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Re: 'Semantic Web Accessibility'? - notes on XSLT and Schematron-RDF

From: Rick Jelliffe <ricko@gate.sinica.edu.tw>
Date: Sun, 9 Apr 2000 20:11:51 +0800 (CST)
To: Dan Brickley <danbri@w3.org>
cc: www-rdf-interest@w3.org, charles@w3.org, "Henry S. Thompson" <ht@cogsci.ed.ac.uk>
Message-ID: <Pine.GSO.4.21.0004091914510.850-100000@gate>
On Sat, 8 Apr 2000, Dan Brickley wrote:

> Following up the Semantic Web screenscraping [1] meets Web Accessibility
> [2] postings, I've been taking another look at Schematron, Rick Jelliffe's
> XSLT-based schema system [3], and the Schematron-RDF component that was
> announced here a while back [4].

Thanks for remembering it. From the unremittingly positive reaction to
Schematron from its users, it seems that users find XPath very convenient,
that they like the idea of a language for making assertions which has only
4 or 5 main elements,  and that using XSLT as an implementation language
for some domain-specific language which plays with graphs works well.
> Dan Connolly's 'Semantic Web
> Screenscraping' msg [2] makes a similar point, that we can use XSLT and
> XPath patterns to extract data from, or (as in Schematron WAI example) to
> deduce things about, the content of ordinary HTML/XHTML data on the Web.

The problem with Schematron as it currently stands is that it "deduces" 
too much. So the new version will allow the failure of one assertion to
prevent the testing of subsequent ones to some level of scoping.
Really Schematron comes down to using a two-part XPath patterns, one to
create a node-list of context nodes, which are then tested against the
other half. This is perhaps little different from SQL's SELECT x FROM y
WHERE z (i.e., the SELECT x FROM y sets the context, and the WHERE z is
the test.)  It looks like Dan C's tool is doing the same thing
(replace his "legend" with schematron "pattern", his "each" for schematron
"rule" and his "asserts" for Schematron "report", though actually there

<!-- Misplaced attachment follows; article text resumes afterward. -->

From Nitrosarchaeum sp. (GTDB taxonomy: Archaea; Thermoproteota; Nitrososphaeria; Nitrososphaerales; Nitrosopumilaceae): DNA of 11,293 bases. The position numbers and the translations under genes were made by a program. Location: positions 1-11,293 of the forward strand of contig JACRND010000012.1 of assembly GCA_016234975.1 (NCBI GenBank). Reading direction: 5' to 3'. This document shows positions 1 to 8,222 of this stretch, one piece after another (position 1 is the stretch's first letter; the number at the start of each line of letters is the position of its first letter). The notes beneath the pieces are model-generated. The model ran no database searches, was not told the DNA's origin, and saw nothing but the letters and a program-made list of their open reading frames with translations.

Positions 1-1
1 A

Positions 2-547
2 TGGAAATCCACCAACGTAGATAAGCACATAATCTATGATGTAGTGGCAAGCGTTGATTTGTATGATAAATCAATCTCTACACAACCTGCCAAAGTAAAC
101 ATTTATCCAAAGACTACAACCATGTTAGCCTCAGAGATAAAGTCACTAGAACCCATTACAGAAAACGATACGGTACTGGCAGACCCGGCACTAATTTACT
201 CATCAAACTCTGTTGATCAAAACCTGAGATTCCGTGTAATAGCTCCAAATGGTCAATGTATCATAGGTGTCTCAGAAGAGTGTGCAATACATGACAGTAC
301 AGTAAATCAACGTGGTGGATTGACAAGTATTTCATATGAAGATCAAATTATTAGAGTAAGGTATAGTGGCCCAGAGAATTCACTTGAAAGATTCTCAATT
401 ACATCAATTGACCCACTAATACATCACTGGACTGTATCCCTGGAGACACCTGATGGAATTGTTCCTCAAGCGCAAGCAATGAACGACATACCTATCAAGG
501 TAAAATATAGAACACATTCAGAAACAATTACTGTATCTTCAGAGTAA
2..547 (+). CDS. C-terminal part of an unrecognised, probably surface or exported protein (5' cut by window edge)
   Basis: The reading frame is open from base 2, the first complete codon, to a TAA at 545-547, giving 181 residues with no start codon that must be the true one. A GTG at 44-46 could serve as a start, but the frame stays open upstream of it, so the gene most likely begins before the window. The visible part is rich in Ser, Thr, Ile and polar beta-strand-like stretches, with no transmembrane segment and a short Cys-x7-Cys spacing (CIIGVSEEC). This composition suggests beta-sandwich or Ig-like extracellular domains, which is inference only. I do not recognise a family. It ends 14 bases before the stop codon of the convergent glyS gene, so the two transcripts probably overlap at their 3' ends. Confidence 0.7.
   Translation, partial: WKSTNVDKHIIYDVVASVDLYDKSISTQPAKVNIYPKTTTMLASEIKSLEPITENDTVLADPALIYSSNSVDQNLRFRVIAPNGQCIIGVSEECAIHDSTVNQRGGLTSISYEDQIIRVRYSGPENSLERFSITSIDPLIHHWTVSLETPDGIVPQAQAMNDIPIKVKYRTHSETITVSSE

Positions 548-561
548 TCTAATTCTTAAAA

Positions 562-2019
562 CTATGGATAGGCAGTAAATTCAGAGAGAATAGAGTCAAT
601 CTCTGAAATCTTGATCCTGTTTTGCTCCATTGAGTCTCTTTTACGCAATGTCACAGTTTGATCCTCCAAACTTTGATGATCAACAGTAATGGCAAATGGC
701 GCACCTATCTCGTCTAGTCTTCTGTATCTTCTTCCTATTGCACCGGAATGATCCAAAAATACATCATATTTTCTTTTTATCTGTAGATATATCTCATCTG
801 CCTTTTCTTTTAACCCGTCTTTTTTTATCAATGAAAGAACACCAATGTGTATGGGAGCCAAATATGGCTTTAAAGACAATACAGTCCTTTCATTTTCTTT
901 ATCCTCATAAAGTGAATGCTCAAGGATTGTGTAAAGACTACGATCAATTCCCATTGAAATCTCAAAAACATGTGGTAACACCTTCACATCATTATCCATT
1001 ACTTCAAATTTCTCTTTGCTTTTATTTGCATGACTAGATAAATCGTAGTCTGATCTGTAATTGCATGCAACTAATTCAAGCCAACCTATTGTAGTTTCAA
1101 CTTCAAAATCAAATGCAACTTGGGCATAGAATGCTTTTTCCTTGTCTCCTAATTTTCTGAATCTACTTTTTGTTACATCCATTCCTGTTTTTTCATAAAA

are some real differences after this, notably that I don't really have a
separate "ObjectLit" in the older version of schematron (the newer version
will have a mechanism called "hint" which allows a third-layer of XPath to
be specified for report-generation, though this was not developed with
this usage in mind.)  I think Schematron gains by having a negative test 
(assert) as well as a positive (report), since there is no reason to
expect that all information is conveyed by presence--some is conveyed by

I note that with was powerful enough to be able to express all (I
think) the additional validity constraints in the December XML Schema
draft which XML Schemas could not express about itself. (This is no
criticism of XML Schemas, of course, except that it does point out
that grammar-based systems have fair limitations.)

> A few incremental (and perhaps obvious) observations:
> i) if this technique is as useful as appears, any RDF API should provide
> a way to use XSLT against arbitrary markup to extract RDF. (a candidate
> RDF API requirement...?). Sergey, Janne and I have talked about adding such a
> demo into future SiRPAC releases... 

I am not sure if it is good to provide XSLT access as such without
conventions to allow assertions to be made. In which case, it is better to
completely hide XSLT and just have an assertion language.
> iii) It is not clear (to me) where 'mere' content extraction becomes